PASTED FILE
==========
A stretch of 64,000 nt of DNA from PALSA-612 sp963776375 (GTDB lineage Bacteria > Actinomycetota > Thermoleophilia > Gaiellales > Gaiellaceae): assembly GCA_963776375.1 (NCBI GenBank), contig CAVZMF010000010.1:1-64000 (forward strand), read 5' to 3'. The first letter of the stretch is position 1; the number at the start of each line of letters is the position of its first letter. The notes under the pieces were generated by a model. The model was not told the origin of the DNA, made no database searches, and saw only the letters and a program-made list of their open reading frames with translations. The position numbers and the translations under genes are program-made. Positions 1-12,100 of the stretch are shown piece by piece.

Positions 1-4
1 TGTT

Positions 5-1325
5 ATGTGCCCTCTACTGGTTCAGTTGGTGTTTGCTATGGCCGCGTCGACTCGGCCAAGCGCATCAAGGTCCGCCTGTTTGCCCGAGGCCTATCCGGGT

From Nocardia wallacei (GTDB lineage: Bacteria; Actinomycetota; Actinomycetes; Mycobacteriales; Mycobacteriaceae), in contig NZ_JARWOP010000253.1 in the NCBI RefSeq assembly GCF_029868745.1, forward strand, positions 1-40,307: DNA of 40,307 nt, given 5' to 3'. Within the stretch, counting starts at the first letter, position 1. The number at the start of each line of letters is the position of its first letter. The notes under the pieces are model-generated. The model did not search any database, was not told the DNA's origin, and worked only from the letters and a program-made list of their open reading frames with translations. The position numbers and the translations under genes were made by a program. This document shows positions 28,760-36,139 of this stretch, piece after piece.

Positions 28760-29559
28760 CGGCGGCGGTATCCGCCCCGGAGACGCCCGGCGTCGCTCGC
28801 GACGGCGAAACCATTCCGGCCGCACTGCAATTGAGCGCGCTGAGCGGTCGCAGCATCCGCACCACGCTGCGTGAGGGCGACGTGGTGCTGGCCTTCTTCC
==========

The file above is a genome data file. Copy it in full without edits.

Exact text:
A stretch of 64,000 nt of DNA from PALSA-612 sp963776375 (GTDB lineage Bacteria > Actinomycetota > Thermoleophilia > Gaiellales > Gaiellaceae): assembly GCA_963776375.1 (NCBI GenBank), contig CAVZMF010000010.1:1-64000 (forward strand), read 5' to 3'. The first letter of the stretch is position 1; the number at the start of each line of letters is the position of its first letter. The notes under the pieces were generated by a model. The model was not told the origin of the DNA, made no database searches, and saw only the letters and a program-made list of their open reading frames with translations. The position numbers and the translations under genes are program-made. Positions 1-12,100 of the stretch are shown piece by piece.

Positions 1-4
1 TGTT

Positions 5-1325
5 ATGTGCCCTCTACTGGTTCAGTTGGTGTTTGCTATGGCCGCGTCGACTCGGCCAAGCGCATCAAGGTCCGCCTGTTTGCCCGAGGCCTATCCGGGT

From Nocardia wallacei (GTDB lineage: Bacteria; Actinomycetota; Actinomycetes; Mycobacteriales; Mycobacteriaceae), in contig NZ_JARWOP010000253.1 in the NCBI RefSeq assembly GCF_029868745.1, forward strand, positions 1-40,307: DNA of 40,307 nt, given 5' to 3'. Within the stretch, counting starts at the first letter, position 1. The number at the start of each line of letters is the position of its first letter. The notes under the pieces are model-generated. The model did not search any database, was not told the DNA's origin, and worked only from the letters and a program-made list of their open reading frames with translations. The position numbers and the translations under genes were made by a program. This document shows positions 28,760-36,139 of this stretch, piece after piece.

Positions 28760-29559
28760 CGGCGGCGGTATCCGCCCCGGAGACGCCCGGCGTCGCTCGC
28801 GACGGCGAAACCATTCCGGCCGCACTGCAATTGAGCGCGCTGAGCGGTCGCAGCATCCGCACCACGCTGCGTGAGGGCGACGTGGTGCTGGCCTTCTTCC